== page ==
December 28, 2013

The power of primordial Wenut, or, why I’ve been quiet here lately

Posted in Creative Fire, Doing Heka, Netjeru, On Writing, Thoughts and Reflections at 3:33 pm by

Around the middle of October, I performed a predawn ritual for the Saq-Khmun festival. The focus of the ritual was on a primordial form of Wenut, Wenut at the time of creation — a UPG/inspiration “discovery,” so I have no idea whether there’s any connection to ancient Kemetic myth or practice, but, well, She is definitely a Force. As I described in the earlier post, the ritual was designed to evoke creative energy and to help me get back to writing. And that energy came, all right, but I made two major mistakes: I didn’t have a specific project in mind into which to channel that energy, just a nebulous desire to do something; and I hadn’t addressed what was blocking me from writing. So there was this tremendous surge of creative force that had nowhere to go. I ended up driving around that afternoon for two aimless hours, then went home and went completely mental for the rest of that month. I’m not terribly proud of that period.

At around the same time as I conceived of the ritual, I commissioned a pair of statues from Nicolas of Shadow of the Sphinx, a primordial Wenut and an apotropaic/Eye of Ra Wenut. It took about a month and a half for us to work out all the details and the statues to be completed; they arrived at the end of November, and on December 1 I welcomed them home with offerings. During the time they were being worked on, I was in a sort of retreat, concentrating on rest and on clearing the way of all kinds of anxiety and overwhelm. By the time they got here, I was poking at some story ideas. And I knew that having invited primordial Wenut into my home, I was going to have to engage with Her power in a more constructive way.

This was confirmed when I did a Wepwawet Stone Oracle reading for myself around the end of November. I’d been having that feeling of being stuck in my life, and I asked Him, What should I do about this? Is there Someone I should talk to? How can I move forward? And the reading…could not have been more explicit if glowing words had appeared on the divining cloth. Only one stone landed in the main part of the cloth: the ben-ben, the primordial mound of creation, face down, signifying blocked creativity, lying where Tefnut and Shu, the heart and the mind, are reunited and seek reconciliation. The other four stones all drift in the Nun, the sea of possibility, not currently manifest: the journey toward sweetness (sun barque near Nefertem), perfection’s becoming (four near Khepera), the constructive engagement with the critic-shadow (ibis face down near ram-headed Ra), the fulfillment of service (copper near Atum).

 
Picture of the stone cast (click for larger version).

 
Well. So that was where I committed myself, that writing had to be my priority. And since then, and since Wenut came home to me, I’ve been working, making real progress for the first time in…I can’t even remember how long.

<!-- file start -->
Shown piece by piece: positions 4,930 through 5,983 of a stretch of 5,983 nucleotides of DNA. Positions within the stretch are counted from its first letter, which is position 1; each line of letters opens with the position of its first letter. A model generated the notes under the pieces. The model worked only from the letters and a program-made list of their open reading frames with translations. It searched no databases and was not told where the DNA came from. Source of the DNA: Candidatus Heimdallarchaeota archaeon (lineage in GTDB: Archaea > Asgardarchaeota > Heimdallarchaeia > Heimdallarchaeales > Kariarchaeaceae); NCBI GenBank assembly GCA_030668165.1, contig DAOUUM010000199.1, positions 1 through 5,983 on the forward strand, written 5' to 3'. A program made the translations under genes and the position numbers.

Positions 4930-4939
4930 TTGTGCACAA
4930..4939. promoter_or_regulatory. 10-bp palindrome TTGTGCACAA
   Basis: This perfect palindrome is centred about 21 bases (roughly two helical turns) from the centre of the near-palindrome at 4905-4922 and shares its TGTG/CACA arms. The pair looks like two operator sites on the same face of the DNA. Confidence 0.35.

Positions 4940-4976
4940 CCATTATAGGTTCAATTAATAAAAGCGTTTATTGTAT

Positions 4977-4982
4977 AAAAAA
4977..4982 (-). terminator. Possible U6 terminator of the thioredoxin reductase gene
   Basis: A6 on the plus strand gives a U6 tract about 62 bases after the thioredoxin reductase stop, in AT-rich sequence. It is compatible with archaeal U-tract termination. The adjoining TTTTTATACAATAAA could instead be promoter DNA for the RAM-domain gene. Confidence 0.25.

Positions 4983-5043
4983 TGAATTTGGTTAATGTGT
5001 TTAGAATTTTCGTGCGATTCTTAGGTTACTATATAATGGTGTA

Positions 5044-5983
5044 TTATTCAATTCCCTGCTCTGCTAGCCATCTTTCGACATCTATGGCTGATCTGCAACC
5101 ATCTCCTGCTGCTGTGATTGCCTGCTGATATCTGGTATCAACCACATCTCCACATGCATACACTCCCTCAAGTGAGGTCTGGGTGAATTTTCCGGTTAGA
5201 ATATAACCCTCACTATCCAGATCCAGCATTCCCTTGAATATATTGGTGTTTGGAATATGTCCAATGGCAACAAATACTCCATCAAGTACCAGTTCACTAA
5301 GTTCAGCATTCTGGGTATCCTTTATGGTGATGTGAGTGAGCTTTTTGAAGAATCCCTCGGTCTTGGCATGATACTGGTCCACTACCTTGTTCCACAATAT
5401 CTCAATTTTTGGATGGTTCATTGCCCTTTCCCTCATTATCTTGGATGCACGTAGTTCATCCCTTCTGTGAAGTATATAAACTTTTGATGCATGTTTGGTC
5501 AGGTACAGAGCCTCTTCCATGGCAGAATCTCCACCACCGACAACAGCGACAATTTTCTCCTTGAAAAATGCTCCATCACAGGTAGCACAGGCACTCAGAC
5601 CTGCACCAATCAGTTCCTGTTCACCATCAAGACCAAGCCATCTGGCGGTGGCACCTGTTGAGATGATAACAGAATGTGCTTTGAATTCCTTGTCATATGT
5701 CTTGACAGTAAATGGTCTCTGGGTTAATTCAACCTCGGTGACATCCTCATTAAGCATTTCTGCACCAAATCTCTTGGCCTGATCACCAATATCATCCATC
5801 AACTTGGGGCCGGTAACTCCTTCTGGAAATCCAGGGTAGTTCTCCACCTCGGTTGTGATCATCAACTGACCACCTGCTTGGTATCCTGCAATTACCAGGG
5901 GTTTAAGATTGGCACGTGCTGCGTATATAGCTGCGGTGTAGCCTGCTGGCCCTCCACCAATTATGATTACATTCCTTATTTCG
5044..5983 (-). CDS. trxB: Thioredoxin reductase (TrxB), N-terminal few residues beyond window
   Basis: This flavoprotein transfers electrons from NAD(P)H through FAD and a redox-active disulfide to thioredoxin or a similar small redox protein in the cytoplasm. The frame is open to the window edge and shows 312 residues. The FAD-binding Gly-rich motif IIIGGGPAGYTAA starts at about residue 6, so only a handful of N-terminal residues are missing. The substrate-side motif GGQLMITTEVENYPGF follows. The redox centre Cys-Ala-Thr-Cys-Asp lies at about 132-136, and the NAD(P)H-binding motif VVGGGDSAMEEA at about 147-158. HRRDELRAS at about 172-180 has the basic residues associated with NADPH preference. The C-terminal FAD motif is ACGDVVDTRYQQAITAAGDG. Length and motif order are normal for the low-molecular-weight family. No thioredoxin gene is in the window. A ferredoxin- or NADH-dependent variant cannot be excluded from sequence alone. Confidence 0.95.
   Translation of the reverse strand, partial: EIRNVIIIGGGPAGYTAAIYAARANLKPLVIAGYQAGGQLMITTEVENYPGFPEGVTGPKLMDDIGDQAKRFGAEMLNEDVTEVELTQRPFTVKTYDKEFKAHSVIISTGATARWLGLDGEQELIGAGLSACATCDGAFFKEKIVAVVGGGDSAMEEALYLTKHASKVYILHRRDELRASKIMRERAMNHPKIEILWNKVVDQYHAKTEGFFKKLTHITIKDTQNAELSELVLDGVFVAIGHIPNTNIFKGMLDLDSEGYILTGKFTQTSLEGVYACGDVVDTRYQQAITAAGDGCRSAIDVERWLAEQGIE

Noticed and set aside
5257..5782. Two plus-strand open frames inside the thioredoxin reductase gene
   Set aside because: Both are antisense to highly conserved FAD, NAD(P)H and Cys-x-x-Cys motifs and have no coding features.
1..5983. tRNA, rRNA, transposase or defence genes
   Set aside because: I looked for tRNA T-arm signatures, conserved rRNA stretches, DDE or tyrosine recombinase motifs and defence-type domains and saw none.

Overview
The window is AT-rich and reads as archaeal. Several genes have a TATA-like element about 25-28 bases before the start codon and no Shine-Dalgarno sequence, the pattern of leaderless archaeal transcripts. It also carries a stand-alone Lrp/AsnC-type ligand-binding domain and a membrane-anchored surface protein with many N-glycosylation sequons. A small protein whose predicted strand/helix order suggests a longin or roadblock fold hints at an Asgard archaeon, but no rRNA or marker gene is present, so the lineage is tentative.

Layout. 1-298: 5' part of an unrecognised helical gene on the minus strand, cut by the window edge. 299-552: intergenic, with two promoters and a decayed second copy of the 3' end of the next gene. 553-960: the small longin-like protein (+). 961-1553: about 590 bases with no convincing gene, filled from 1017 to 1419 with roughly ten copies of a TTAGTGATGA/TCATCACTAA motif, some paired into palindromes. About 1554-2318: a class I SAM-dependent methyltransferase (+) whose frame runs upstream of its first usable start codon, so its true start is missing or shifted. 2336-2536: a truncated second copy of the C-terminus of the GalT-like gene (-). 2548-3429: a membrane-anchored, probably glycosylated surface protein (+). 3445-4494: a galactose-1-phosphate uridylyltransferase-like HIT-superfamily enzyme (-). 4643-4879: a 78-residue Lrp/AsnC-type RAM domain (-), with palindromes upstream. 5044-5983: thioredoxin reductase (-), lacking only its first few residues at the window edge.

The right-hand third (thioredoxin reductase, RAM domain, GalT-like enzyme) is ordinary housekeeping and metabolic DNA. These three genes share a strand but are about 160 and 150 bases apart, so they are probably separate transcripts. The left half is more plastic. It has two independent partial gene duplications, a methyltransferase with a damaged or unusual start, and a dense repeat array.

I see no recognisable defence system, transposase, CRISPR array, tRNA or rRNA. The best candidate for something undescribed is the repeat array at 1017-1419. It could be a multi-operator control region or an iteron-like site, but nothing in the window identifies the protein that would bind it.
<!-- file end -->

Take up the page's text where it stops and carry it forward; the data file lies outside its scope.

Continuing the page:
(When I say “writing,” what I mean is not the songs, the rituals, the blog posts, which are all certainly writing and worthwhile creative endeavors. I mean fiction writing, the dance with the characters, the sharing of their stories, that kind of falling in love.)

I’ve been on part-time priest service for the last couple of months while I figured all of this out. And I’ve been trying to work out where my service is going to go from here.

Even before this whole journey of crash and burn and renewal, I had known this: that if for some reason I could absolutely not do both and had to choose one, writing or priestwork, I would choose writing. Some people would probably say that this makes me a terrible and unworthy priest of Bast. But it is what it is. Bast knows, and She has not ever judged me for this. Writing is my service to Her too; She who subsists on joy is made glad by that which brings me joy.

But I want to try to balance them. I truly do. (And I’m not really sure why it’s so hard.)

So for right now, I’m seeing how well I can maintain with part-time priest service and with intensive writing taking place mainly on the weekends. (Of course, I’m off-pure at the moment, so the balance issue is less immediately pressing.) If I can manage to get back to full-time service that would be a plus, but I’m not going to stress out over it.

I’m looking forward to this upcoming year; I think 2014 is going to be a turn-around point for me. It’s definitely going to be dedicated to finishing at least one novel-length original fiction work. (And some long-abandoned but fun fanfiction works as well.) FYI, I do my writing progress reports and other related babble on my Livejournal, if you’re at all curious, though I only started posting there again recently.

So anyway — here’s to a year of creativity!

Dua Wenut in Your Name of Lady of the First Time! Nekhtet!

 
My two commissioned Wenut statues. Primordial Wenut: head of a lion, ears of a hare, body of a snake, coiled about the egg of creation. Apotropaic Wenut: lion-headed woman with the ears of a hare, carnelian sun disk, and uraeus, holding a knife. There are more and better pictures at Nicolas’s store. He has done some amazing work, but I think he really outdid himself here.

February 22, 2013

Falling into Fallow Times

Posted in Kemetic Roundtable, On Writing, Thoughts and Reflections at 12:08 pm by